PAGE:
A young woman's menstrual cycle brought tears to her eyes. But unlike most period-related tears, hers were bright-red tears of blood.
When the 25-year-old visited an emergency room with bloody tears oozing from both eyes, it was her second such episode in the past two months, doctors recently reported. Blood tears are a rare condition known as haemolacria, which can have different causes. In the woman's case, her eyes were otherwise normal and she wasn't ill or injured. However, both instances of bloody tears coincided with the onset of her period, the physicians wrote in a case report.
Normal menstruation can sometimes trigger cyclical bleeding outside the uterus, known as vicarious menstruation. The woman's crimson teardrops likely represented a highly unusual convergence of two conditions — vicarious menstruation and haemolacria — leading to period-triggered tears of blood, according to the report.
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Though the woman's crimson tears looked alarming, when the doctors examined her they found that her eyes were undamaged and the blood tears weren't accompanied by headaches, dizziness or other symptoms of a health problem. Nor were there any signs of abnormality in her sinuses, tear ducts or in the bloody tears themselves, the researchers wrote in the March issue of the journal BMJ Case Reports.(opens in new tab)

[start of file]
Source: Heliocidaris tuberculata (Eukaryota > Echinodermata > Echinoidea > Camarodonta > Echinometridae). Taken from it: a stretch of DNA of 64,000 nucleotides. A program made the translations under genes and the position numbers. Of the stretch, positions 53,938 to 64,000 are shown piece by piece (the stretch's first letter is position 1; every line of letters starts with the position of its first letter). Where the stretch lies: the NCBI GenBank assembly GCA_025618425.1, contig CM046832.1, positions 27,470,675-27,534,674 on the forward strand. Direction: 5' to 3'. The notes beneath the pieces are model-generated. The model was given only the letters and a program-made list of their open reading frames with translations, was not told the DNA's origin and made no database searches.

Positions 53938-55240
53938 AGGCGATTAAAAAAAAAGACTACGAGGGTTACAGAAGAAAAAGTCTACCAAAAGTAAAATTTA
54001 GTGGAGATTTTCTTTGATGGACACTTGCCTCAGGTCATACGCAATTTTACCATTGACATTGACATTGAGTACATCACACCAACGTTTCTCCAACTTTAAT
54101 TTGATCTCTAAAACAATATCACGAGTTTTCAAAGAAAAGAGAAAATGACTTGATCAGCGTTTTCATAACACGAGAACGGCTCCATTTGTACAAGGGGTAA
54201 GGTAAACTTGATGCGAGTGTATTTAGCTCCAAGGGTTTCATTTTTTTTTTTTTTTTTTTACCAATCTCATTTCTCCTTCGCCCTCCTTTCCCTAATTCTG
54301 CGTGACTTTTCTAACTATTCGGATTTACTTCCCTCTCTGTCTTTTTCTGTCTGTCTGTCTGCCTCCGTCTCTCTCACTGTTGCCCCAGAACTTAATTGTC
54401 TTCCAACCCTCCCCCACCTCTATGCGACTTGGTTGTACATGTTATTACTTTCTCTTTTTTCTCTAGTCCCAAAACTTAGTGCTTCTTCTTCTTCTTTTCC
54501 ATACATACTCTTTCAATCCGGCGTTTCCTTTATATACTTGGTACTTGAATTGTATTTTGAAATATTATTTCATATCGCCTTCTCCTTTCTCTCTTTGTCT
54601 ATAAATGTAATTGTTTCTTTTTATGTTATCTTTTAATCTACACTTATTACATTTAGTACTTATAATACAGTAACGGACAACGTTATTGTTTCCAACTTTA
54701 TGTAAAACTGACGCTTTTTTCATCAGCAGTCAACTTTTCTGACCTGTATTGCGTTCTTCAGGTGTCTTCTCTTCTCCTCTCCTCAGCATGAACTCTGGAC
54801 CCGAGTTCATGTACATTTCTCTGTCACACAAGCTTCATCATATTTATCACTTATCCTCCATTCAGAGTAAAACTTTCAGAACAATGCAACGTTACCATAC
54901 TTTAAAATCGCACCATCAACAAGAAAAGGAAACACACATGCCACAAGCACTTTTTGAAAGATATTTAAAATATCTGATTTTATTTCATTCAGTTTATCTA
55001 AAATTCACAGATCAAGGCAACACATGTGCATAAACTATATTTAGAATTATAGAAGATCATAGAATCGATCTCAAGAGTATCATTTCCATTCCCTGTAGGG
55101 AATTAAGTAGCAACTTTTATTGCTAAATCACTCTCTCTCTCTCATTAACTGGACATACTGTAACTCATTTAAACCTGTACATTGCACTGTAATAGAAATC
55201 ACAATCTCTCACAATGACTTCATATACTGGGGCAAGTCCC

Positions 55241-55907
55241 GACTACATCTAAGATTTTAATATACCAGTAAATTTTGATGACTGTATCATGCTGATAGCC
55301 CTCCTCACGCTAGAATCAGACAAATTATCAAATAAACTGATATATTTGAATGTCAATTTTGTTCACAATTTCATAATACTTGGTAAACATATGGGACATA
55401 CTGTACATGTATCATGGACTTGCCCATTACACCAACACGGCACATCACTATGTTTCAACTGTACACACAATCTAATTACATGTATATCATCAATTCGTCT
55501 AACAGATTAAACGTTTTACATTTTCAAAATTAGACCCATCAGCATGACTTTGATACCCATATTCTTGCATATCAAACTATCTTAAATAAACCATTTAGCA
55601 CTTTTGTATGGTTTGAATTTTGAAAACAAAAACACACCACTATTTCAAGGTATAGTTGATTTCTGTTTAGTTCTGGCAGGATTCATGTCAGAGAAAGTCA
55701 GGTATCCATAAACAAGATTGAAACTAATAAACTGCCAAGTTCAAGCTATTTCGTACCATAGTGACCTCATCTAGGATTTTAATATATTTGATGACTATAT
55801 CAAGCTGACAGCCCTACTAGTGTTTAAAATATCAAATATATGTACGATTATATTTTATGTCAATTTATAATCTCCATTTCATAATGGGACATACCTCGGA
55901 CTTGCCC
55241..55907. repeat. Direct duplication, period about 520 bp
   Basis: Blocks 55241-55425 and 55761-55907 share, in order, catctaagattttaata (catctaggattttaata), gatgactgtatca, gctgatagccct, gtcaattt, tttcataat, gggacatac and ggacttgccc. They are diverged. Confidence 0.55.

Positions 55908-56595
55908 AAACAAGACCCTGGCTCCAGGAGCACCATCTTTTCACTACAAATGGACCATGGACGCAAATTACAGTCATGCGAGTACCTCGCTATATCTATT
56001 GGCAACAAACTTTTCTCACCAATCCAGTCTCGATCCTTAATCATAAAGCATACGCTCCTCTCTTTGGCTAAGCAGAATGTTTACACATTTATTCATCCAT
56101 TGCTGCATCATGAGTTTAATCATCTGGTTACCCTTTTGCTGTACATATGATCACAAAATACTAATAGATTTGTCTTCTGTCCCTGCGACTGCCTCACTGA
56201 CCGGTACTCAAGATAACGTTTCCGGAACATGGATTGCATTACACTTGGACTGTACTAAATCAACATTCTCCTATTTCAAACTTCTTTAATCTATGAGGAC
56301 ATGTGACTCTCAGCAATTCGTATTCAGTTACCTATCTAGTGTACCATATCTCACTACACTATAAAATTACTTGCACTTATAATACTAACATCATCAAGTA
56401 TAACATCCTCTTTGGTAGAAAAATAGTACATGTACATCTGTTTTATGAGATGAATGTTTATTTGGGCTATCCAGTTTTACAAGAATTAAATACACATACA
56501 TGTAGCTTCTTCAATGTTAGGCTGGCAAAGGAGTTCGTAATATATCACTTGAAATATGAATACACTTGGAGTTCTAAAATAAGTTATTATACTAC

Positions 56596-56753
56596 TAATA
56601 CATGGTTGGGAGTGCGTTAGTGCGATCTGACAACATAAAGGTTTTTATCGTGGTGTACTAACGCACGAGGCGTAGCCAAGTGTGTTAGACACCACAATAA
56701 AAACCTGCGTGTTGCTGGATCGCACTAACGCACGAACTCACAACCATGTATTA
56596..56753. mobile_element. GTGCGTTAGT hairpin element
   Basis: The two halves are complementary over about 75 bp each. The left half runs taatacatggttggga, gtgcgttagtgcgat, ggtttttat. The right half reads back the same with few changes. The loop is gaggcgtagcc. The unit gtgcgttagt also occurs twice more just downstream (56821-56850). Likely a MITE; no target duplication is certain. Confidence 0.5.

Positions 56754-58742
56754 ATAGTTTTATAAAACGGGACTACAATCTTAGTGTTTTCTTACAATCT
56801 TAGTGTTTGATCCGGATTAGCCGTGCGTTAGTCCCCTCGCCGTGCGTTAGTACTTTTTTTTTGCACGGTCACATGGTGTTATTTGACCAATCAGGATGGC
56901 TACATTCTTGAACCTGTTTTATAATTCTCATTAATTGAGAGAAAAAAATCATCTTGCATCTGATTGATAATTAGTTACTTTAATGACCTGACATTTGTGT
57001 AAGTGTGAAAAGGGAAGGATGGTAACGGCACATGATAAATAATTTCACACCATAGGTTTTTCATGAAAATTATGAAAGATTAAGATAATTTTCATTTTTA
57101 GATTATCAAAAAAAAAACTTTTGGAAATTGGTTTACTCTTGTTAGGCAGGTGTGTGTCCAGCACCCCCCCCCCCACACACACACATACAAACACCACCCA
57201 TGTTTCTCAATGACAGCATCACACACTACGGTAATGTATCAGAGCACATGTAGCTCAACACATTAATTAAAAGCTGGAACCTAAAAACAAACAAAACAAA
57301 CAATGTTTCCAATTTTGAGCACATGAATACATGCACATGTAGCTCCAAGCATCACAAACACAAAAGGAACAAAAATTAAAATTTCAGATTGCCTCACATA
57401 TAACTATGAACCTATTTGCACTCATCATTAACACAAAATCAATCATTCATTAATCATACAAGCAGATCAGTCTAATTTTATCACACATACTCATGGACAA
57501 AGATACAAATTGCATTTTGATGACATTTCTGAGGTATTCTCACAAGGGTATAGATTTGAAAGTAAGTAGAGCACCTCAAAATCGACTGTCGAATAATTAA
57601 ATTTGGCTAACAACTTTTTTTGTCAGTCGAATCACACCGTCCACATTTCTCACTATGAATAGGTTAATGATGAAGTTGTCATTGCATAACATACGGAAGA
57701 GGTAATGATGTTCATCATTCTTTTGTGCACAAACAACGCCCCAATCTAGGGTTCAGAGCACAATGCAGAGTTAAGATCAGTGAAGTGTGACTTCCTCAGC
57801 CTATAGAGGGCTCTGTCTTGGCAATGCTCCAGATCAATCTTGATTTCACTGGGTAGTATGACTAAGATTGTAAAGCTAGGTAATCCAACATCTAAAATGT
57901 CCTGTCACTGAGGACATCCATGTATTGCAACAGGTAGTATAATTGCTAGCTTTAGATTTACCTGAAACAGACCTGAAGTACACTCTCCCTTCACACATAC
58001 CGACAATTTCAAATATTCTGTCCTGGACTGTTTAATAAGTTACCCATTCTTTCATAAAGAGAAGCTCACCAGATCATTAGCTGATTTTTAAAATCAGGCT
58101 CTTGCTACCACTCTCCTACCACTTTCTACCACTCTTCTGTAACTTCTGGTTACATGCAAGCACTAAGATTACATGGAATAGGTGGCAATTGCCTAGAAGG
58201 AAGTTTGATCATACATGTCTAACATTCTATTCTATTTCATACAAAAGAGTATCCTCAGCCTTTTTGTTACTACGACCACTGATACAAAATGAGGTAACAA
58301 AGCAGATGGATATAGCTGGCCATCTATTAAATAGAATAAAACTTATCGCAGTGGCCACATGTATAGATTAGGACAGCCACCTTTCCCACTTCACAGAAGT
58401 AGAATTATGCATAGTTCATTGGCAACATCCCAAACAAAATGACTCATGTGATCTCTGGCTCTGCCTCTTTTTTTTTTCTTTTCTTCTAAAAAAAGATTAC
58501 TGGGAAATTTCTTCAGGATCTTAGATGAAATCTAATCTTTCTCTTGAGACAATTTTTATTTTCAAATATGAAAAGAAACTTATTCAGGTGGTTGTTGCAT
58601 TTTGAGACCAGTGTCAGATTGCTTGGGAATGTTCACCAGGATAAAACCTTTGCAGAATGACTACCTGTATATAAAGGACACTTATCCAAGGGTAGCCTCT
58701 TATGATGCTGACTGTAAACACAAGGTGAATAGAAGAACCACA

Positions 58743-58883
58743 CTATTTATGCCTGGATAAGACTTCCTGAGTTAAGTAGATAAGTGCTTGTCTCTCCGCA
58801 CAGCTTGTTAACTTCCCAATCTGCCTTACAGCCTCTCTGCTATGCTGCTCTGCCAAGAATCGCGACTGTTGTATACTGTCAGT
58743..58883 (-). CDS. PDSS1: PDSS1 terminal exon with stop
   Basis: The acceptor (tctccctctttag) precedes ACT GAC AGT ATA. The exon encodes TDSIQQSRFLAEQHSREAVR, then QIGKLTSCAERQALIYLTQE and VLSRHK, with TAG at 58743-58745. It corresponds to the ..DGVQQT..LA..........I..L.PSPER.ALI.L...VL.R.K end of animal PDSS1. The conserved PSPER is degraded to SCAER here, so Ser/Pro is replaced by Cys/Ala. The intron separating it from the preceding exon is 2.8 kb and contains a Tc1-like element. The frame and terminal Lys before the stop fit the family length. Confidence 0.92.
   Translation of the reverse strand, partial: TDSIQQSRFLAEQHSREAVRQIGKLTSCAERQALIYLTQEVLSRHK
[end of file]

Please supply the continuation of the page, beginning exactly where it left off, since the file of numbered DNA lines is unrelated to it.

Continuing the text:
Common causes of haemolacria include inflammation, trauma, lesions, tumors, hypertension, diseases such as jaundice and anemia, and vascular disorders, according to a report published on Feb. 14 by the National Center for Biotechnology Information. But after ruling out these possible causes of the woman's blood tears, the doctors identified the source as vicarious menstruation, which can cause bleeding from the nose, ears, lungs, nipples, intestines "and even skin," as well as from the eyes, the doctors wrote.
Indeed, the woman said that she had also experienced a nosebleed the first time she cried blood.
Certain types of eye tissue are known to be affected by hormonal changes; for example, the cornea's curve and thickness can vary "during different phases of menstrual period, pregnancy and lactation," which could explain why the woman's menstruation triggered bleeding from her eyes, according to the report. The doctors treated her with oral contraceptives, and after three months of hormonal therapy, the woman experienced no additional bleeding incidents.
"This is a rare and unusual clinical case," the doctors wrote, adding that there was nothing like it described in any recent scientific literature. However, more research would be required in order to understand exactly what caused the woman's bloody tears, and to determine how such a condition could be effectively managed long-term, the researchers concluded.
Originally published on Live Science.